Friday, June 13, 2014

Little Mister Learns Patience

Little Mister ordered a toy online with his allowance money. So did his sisters. The toys were Mameshiba (beandog) toys that are little beanbags with an anime face. 

The first one came from Soldier last fall, and they have been collecting them ever since. 

A month ago, they placed their order. The girls got what they ordered, but when we opened Little Mister's package, it was not a Beandog at all, but a little coin purse. 

He cried. I almost cried too. 

Of all my children, Mister is the most detail oriented and the least patient with things not going as planned. I can relate. It's a weakness of mine that I've struggled hard to overcome. I saw this as an opportunity for him to grow, but I also knew that to leave it unfixed would communicate a cold unfeeling attitude that would push him away from me. While I don't want to spoil him or make him think he's entitled, I do want to show him that I care about the things he cares about. 

He and I had a long talk about choosing to be cheerful when things go wrong. He listened, and I didn't hear another word of complaint. 

I called customer service at goHastings, and as expected, got the runaround. Nobody (older than seven) cares about a $6 toy. 

We decided to order another one from a different seller. I offered to add another one, called Chili Bean, onto the order of Black Bean to reward his patience and good attitude for waiting.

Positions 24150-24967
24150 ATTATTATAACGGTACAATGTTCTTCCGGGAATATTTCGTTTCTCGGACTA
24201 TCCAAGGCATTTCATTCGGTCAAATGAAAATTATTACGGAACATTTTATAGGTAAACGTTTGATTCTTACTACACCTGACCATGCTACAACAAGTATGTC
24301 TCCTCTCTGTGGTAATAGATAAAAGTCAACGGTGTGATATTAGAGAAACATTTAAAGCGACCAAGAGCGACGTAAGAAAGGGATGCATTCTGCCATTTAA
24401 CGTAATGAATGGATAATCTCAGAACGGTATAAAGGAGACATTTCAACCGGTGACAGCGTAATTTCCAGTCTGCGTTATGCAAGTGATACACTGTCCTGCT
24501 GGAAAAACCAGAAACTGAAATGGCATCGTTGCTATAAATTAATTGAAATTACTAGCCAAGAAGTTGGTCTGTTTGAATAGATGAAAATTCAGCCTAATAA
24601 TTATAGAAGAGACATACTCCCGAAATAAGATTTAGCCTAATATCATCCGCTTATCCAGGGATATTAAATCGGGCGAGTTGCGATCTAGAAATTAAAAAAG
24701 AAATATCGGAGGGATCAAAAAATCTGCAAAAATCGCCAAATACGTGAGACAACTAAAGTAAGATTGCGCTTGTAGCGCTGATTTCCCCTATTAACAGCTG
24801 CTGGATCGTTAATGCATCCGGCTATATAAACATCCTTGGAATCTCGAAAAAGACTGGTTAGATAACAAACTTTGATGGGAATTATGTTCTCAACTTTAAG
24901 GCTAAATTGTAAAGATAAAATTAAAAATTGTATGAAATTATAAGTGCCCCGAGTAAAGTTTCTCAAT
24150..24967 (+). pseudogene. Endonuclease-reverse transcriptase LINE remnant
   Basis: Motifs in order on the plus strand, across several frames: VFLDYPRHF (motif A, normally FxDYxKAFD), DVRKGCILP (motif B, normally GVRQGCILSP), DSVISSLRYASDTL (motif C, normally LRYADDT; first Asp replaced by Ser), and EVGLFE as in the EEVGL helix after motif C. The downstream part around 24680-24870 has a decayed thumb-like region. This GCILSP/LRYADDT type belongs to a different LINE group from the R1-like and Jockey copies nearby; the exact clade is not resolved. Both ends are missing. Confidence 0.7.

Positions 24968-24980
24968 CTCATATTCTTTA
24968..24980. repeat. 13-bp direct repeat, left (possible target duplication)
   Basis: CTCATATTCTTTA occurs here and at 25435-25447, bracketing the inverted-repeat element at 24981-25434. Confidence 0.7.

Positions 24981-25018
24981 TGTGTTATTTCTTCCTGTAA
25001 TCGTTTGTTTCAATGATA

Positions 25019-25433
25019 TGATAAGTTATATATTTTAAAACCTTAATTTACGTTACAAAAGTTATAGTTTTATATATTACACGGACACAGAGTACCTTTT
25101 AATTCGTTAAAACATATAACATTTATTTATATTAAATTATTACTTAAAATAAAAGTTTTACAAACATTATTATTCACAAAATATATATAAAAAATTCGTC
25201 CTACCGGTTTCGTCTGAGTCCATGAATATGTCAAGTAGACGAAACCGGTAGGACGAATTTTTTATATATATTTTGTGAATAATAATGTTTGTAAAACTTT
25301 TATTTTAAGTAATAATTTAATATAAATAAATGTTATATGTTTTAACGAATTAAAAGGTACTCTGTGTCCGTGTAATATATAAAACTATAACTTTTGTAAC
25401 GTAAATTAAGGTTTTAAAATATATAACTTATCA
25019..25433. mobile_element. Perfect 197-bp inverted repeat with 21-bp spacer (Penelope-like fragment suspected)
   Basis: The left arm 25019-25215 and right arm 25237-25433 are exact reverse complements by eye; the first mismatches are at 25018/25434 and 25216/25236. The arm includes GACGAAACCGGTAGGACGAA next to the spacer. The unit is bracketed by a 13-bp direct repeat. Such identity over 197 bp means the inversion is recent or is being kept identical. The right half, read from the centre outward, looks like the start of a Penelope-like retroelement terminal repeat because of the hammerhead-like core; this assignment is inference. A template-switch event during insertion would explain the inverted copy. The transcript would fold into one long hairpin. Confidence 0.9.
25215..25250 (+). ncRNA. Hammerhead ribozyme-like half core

When they came, there was a Black Bean and a TIGER BEAN. No Chili. 

He did not cry, but the look in his eyes broke my heart.

To me, this was a $6 toy. To him, it was a future pet. A child.

The look reminded me of the way I felt when we were due to bring Abi home and she was very nearly sent to another family instead. 

I called customer service with Mom's Toy Attic. To my surprise, they graciously apologized, and offered to send a Chili Bean to us with no extra charge. Tiger we could keep. 

Mister gave Tiger to Curly, and to his delight, Chili came in a few days. 

I wrote a nice review on their seller's page. 

One of my privileges as a mom is to care that the $6 toy that came in the mail is red instead of yellow. I can tell Little Mister that I love him over and over, but helping him learn to be patient when mistakes are made, but still caring to find the one he chose, made a deeper impression. 

One of the times I felt the most loved by my dad was when I lost a toy, a bean bag frog that I loved, on a trip. He had fallen out of the car beside the road on a quick stop, and I was devastated. My dad drove back along the road late at night and actually found the frog. I remember thinking, even as a young child, that he could so easily have told me to quit crying; it was just a silly toy. But he didn't. 

Small? Yes. Huge? Yes. :)

1 comment:

  1. Something we all need to work at. Being intentional. It's hard sometimes, but well worth it. It is a perfect way to demonstrate love for one another. " hey, I notice how you need to be loved. I notice what really matters. I'm going to love you in a way that might come natural for me but you matter!" Yes. Indeed.